EV Drivers Tapping into Shared Resources to Take Away Range Anxiety

Electric vehicle drivers are tapping into shared resources to alleviate range anxiety.

While public charging stations have been increasing, EV drivers sometimes have to find readily accessible alternatives – including charging at someone’s house, hotels, or campgrounds. Utilities, municipalities, workplaces and startups have all ramped up their investment in the infrastructure to calm fears.

Private individuals are participating in shared networks to make sure EV drivers can make it home. The charging network has earned the nickname “Airbnb of charging,” comparing it to the Airbnb network of homeowners offering affordable rental rooms to travelers.

The U.S. now has 13,925 public electric charging stations, or 34,378 outlets, according to the U.S. Department of Energy’s Alternative Fuels Data Center. PlugShare, a mobile app, maps out tens of thousands of additional outlets from private residents, according to the company.

PlugShare helps EV drivers find charging, mostly for free, in places outside the more obvious charging stations. Other EV owners offer their personal charging stations near bustling highways or in places as remote as a desert road hours from Las Vegas.

Recently, Renault Group launched Elbnb, a website and application in Sweden that maps out charging stations for EVs. The homeowners who have signed up to share their own plugs have increased the number of charging stations available in the country by 3.5 percent in two weeks, said Karin Karlsson, a spokeswoman for Renault Sweden.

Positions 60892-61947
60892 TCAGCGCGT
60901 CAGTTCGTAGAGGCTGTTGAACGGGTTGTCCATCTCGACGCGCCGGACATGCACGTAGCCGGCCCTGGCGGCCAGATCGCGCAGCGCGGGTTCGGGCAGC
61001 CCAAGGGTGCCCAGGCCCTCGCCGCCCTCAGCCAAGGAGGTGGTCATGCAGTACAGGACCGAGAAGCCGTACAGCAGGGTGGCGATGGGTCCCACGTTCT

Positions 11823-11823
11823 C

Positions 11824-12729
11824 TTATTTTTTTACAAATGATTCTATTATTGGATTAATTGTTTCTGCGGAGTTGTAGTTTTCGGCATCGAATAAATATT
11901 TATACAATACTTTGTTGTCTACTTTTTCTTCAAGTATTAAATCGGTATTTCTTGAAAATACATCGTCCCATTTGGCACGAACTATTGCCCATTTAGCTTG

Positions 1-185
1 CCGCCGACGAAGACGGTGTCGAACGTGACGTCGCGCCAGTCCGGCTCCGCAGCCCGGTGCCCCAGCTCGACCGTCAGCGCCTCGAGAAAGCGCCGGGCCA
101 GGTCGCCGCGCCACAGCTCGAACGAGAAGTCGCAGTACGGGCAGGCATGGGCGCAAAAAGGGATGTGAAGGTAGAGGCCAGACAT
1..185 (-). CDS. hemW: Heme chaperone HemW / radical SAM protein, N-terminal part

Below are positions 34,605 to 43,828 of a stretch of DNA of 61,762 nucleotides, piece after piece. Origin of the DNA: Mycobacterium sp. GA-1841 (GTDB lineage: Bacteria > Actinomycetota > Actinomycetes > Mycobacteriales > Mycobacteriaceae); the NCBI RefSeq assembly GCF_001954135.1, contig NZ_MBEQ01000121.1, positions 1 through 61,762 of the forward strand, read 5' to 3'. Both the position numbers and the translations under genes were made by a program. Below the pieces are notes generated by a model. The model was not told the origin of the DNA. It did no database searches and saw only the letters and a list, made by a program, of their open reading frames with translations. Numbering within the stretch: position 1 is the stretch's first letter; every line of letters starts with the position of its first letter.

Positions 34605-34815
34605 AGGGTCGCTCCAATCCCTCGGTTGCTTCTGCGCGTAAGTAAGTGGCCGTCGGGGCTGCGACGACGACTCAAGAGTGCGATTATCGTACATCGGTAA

Airbnb has partnered with Tesla Motors to offer dozens of free charging stations to top hosts, who hope to attract EV drivers as customers.

SEE ALSO: Could Electric Roads Quell Range Anxiety?

The hodgepodge of private charging stations has led to a few challenges. One of them has been finding an accessible charging station – such as the popular Nissan Leaf looking for a CHAdeMO fast charging station. Another EV driver might be looking for a Level 2 or fast charger, but can only find network members with Level 1 slow chargers in their garages.

For Ashley Horvat, PlugShare’s vice president for strategic initiatives, the private individuals offering up their home charging stations for public use highlight what’s wrong with current EV charging infrastructure: It’s scattered, Horvat says and can lead to searching for public charging stations.

“When you’re stuck somewhere and you see that there’s someone who has a charger, that’s a great opportunity,” Horvat says. “But it’s not going to be a replacement for public charging.”

Scientific American